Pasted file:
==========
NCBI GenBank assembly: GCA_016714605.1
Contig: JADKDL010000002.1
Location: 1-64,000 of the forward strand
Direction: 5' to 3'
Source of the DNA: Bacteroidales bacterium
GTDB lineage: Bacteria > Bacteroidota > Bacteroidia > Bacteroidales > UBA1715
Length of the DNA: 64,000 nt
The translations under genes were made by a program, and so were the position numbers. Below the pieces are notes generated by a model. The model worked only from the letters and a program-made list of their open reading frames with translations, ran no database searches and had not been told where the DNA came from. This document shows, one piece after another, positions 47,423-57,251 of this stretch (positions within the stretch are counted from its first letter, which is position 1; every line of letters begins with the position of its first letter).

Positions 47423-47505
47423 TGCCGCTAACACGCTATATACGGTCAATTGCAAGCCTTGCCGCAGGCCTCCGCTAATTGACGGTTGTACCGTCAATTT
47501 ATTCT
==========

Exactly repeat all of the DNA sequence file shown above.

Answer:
NCBI GenBank assembly: GCA_016714605.1
Contig: JADKDL010000002.1
Location: 1-64,000 of the forward strand
Direction: 5' to 3'
Source of the DNA: Bacteroidales bacterium
GTDB lineage: Bacteria > Bacteroidota > Bacteroidia > Bacteroidales > UBA1715
Length of the DNA: 64,000 nt
The translations under genes were made by a program, and so were the position numbers. Below the pieces are notes generated by a model. The model worked only from the letters and a program-made list of their open reading frames with translations, ran no database searches and had not been told where the DNA came from. This document shows, one piece after another, positions 47,423-57,251 of this stretch (positions within the stretch are counted from its first letter, which is position 1; every line of letters begins with the position of its first letter).

Positions 47423-47505
47423 TGCCGCTAACACGCTATATACGGTCAATTGCAAGCCTTGCCGCAGGCCTCCGCTAATTGACGGTTGTACCGTCAATTT
47501 ATTCT